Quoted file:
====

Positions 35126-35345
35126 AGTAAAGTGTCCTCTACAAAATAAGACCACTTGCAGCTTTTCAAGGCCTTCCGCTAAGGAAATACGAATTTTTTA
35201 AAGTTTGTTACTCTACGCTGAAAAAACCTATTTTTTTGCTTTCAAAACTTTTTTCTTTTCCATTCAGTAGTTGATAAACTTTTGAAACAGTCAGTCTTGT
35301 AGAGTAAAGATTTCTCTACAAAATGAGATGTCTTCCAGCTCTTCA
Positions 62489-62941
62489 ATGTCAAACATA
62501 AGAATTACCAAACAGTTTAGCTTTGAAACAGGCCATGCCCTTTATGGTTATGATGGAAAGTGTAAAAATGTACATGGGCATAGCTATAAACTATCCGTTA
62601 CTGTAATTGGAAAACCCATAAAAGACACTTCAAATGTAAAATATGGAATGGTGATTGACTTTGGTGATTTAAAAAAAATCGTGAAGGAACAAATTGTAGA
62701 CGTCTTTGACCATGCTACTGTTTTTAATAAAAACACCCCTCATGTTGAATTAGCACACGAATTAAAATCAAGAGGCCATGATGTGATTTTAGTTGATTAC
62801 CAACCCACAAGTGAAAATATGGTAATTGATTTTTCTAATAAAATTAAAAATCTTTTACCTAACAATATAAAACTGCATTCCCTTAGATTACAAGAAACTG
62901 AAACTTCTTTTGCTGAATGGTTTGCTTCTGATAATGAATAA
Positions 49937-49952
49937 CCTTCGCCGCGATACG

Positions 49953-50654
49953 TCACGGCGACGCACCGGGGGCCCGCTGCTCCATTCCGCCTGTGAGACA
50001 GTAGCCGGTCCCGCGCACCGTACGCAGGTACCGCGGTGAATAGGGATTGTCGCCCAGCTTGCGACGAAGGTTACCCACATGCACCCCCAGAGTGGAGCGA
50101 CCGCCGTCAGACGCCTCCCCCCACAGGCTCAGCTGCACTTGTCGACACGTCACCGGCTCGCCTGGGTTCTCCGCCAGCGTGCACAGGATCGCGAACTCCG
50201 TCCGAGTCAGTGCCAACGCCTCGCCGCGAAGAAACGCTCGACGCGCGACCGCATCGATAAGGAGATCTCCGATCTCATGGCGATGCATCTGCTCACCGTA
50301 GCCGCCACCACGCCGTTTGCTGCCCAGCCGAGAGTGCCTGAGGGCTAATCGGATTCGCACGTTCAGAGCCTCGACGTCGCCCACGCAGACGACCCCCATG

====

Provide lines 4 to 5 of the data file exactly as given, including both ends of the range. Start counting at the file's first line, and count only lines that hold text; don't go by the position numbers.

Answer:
35301 AGAGTAAAGATTTCTCTACAAAATGAGATGTCTTCCAGCTCTTCA
Positions 62489-62941